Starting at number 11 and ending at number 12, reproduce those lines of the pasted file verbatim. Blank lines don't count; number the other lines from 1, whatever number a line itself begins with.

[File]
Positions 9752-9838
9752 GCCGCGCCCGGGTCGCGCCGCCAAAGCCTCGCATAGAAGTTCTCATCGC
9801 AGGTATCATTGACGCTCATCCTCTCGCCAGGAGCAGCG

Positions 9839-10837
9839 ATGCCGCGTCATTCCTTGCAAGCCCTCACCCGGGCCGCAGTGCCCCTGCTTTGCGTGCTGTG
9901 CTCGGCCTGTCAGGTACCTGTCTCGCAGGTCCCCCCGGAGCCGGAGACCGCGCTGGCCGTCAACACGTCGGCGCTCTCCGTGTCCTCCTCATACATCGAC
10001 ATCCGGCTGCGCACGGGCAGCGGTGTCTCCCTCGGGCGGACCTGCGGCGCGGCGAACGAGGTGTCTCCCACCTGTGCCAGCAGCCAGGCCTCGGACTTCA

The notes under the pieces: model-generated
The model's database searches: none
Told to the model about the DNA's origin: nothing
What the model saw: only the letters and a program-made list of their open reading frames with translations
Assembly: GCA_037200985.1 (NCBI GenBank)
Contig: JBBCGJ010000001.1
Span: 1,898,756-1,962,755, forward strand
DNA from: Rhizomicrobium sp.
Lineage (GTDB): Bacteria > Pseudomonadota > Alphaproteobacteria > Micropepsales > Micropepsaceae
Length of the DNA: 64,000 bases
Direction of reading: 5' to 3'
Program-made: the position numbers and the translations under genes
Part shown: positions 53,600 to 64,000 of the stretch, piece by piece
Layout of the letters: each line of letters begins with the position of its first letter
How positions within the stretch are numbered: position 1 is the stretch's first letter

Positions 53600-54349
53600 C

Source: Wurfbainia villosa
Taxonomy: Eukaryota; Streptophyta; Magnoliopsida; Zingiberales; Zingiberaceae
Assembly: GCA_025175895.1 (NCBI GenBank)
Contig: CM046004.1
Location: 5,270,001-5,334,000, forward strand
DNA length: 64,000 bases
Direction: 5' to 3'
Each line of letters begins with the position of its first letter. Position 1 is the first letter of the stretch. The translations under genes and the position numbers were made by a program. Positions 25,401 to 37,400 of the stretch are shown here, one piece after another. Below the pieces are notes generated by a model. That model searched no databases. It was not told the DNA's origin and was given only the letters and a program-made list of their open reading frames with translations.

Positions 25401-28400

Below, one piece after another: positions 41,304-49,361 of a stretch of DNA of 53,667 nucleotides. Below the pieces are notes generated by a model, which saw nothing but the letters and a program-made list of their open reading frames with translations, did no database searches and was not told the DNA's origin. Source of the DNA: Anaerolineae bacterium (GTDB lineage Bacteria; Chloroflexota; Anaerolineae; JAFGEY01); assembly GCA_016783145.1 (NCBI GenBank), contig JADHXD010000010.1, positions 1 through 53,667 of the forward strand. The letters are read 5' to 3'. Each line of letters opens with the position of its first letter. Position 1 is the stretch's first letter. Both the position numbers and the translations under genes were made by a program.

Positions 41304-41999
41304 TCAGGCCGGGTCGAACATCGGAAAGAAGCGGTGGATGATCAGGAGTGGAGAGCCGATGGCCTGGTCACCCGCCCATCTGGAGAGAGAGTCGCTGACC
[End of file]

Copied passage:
What the model saw: only the letters and a program-made list of their open reading frames with translations
Assembly: GCA_037200985.1 (NCBI GenBank)